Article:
I have a vague memory of visiting Phoenix AZ many moons ago. That it’s a vague memory says a lot about my impression of the place. I think we were supporting some Irish dancers who had travelled to the city for a feis. I know we met up with the brother of a girl I’d gone to school with at home and he’d taken us to a cowboy place where we sat on saddle-shaped stools and slithered down a pole to get into the restaurant. And we ate rattlesnake. That’s it. That’s all I remember about Phoenix AZ.
This time, we were visiting good friends in Scottsdale and they had our number.
Musical Instruments Museum Phoenix AZ
First up was the MIM – the Musical Instruments Museum. This was more for himself that for me, as I don’t have a musical note in my body. Billed as the ‘World’s Only Global Musical Instrument Museum’, it counts some 6800 instruments collected from around 200 countries and territories in its permanent exhibition. It has about 13,600 musical instruments and associated objects all told but changes out the exhibits on a fairly regular basis. Admission includes a set of headphones. As you approach an exhibit, you get to hear what’s playing on the screen. I was particularly taken with the Vanuatu Women’s Water Music.
The Recycled Orchestra from Paraguay also caught my attention.
[The] violin, like many in the orchestra, is made out of cans, wooden spoons and bent forks. One of the ensemble’s cellos uses an oil drum for its body. String pegs are created from detritus like old cooking utensils and even the heel of a worn-out women’s shoe. Drum heads are made from old X-ray film, held in place with copious amounts of packing tape. Fifteen-year-old Tobias Armoa plays a saxophone made out of a drainpipe, melted copper, coins, spoon handles, cans and bottle caps.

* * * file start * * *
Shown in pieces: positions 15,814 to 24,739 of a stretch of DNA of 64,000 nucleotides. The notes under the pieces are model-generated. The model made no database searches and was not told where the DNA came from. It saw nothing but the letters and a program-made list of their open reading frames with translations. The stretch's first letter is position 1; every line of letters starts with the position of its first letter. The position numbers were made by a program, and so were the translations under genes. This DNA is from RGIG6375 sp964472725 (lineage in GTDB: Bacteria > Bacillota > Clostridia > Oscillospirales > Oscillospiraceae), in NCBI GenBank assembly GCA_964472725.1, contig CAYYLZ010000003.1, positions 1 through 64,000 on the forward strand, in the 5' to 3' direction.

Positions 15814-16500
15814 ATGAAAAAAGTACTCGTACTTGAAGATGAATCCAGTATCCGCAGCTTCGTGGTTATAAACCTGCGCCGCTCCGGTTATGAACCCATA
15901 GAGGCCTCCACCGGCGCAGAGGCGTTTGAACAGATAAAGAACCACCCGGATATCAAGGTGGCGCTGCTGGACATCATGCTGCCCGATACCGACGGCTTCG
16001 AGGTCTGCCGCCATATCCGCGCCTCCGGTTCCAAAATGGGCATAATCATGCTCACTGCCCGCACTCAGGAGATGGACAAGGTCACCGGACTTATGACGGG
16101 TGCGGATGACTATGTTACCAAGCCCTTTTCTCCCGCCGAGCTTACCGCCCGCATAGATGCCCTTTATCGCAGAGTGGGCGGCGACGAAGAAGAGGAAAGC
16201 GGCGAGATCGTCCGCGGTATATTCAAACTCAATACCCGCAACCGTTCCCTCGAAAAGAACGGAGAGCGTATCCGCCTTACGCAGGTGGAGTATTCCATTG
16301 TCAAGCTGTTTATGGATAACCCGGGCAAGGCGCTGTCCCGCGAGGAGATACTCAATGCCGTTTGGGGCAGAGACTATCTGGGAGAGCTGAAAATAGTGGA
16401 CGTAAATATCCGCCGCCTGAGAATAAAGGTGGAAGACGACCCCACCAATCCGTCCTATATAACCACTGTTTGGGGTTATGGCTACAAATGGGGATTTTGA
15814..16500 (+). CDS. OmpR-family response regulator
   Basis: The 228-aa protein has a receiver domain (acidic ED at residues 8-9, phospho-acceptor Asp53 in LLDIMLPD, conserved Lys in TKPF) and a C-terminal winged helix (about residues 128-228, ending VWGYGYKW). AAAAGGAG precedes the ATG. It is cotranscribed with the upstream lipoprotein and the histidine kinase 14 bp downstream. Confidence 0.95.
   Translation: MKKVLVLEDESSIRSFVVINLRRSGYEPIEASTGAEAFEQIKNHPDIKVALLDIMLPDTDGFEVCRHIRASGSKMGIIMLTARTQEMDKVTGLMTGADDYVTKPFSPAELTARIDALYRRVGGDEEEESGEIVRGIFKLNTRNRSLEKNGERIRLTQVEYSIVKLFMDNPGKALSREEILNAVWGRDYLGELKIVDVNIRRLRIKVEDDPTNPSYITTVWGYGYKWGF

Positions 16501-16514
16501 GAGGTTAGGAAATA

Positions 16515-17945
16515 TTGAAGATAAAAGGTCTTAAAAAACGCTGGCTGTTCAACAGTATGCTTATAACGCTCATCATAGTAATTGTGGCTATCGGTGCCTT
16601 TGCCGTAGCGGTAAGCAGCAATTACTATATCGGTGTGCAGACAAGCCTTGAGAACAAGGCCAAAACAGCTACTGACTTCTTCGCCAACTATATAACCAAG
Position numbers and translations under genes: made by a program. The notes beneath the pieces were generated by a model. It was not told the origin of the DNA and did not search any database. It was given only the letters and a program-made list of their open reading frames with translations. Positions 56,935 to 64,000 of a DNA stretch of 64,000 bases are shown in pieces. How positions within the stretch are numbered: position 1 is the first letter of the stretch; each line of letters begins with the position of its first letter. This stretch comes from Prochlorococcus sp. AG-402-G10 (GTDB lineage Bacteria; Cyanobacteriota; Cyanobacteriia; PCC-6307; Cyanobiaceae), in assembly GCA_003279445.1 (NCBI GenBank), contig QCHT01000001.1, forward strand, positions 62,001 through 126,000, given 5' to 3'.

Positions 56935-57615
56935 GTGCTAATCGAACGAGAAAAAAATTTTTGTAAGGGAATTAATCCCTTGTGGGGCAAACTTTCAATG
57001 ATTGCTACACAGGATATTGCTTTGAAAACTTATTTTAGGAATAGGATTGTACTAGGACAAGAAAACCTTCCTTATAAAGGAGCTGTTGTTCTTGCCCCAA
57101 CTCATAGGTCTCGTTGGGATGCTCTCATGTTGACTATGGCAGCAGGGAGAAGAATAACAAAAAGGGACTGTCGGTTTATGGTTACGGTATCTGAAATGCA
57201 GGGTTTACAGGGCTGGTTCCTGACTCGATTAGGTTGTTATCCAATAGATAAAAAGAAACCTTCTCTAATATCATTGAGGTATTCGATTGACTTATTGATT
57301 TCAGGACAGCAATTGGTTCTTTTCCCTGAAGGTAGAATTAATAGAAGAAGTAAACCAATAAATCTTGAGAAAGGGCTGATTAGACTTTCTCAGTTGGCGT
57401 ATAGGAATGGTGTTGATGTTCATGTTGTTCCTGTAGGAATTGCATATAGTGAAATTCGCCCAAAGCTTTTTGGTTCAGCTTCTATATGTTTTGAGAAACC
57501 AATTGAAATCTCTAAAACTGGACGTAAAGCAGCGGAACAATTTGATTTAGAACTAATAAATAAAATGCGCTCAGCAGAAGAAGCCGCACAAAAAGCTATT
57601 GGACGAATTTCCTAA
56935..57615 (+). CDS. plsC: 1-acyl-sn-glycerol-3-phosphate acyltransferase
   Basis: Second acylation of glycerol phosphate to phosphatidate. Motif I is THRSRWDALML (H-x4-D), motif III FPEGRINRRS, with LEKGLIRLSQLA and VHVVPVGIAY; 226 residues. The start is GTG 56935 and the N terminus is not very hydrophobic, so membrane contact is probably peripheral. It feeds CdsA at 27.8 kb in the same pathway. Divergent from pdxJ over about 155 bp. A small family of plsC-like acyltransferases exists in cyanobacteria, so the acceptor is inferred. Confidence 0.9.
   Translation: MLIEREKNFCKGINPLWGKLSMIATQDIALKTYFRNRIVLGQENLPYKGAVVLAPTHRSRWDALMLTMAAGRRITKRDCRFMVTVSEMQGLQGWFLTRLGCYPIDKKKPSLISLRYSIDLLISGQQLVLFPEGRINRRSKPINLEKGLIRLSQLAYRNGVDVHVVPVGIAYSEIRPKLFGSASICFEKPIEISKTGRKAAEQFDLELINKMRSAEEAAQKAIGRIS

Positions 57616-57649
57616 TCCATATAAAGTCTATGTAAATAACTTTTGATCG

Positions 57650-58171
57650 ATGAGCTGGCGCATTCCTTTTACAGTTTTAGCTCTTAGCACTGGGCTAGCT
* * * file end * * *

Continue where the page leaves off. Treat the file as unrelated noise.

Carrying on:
We only had two hours, but you could spend two hours alone in the Africa section. The two-day pass option that I questioned when we arrived now made sense. There’s an Experience room where you can play some of the instruments and a Performers room where they focus on greats like Johnny Cash and John Lennon. The place is huge and the exhibit exceptionally well done.
I was a little concerned when, in the America section, I took a hearing text and could only register sound at 8000 MHz. But that’s apparently normal, given my age. It’s a remarkable place. Don’t shortchange yourself: set aside at least a morning or an afternoon. There’s a café on site so you can take a break from the wandering and then get back to it. If you’re a real enthusiast, get the two-day pass.
MIM. 4725 E Mayo Blvd, Phoenix, AZ 85050. Open every day from 9 am to 5 pm. Admission $20.
Violins of Hope
Violins of Hope is a Jewish initiative that is visiting Phoenix this February and March. The brainchild of Amnon Weinstein, a luthier from Israel, it’s a memorable testimony to a story rarely told.
Amnon Weinstein has spent the last two decades locating and restoring violins that were played by Jewish musicians during the Holocaust. […] One of the most respected violin makers in the world, Amnon became determined to reclaim his lost heritage. He started locating violins that were played by Jews in the camps and ghettos, painstakingly piecing them back together so they could be brought to life again on the concert stage. Although most of the musicians who originally played the instruments were silenced by the Holocaust, their voices and spirits live on through the violins that Amnon has lovingly restored. He calls these instruments the Violins of Hope.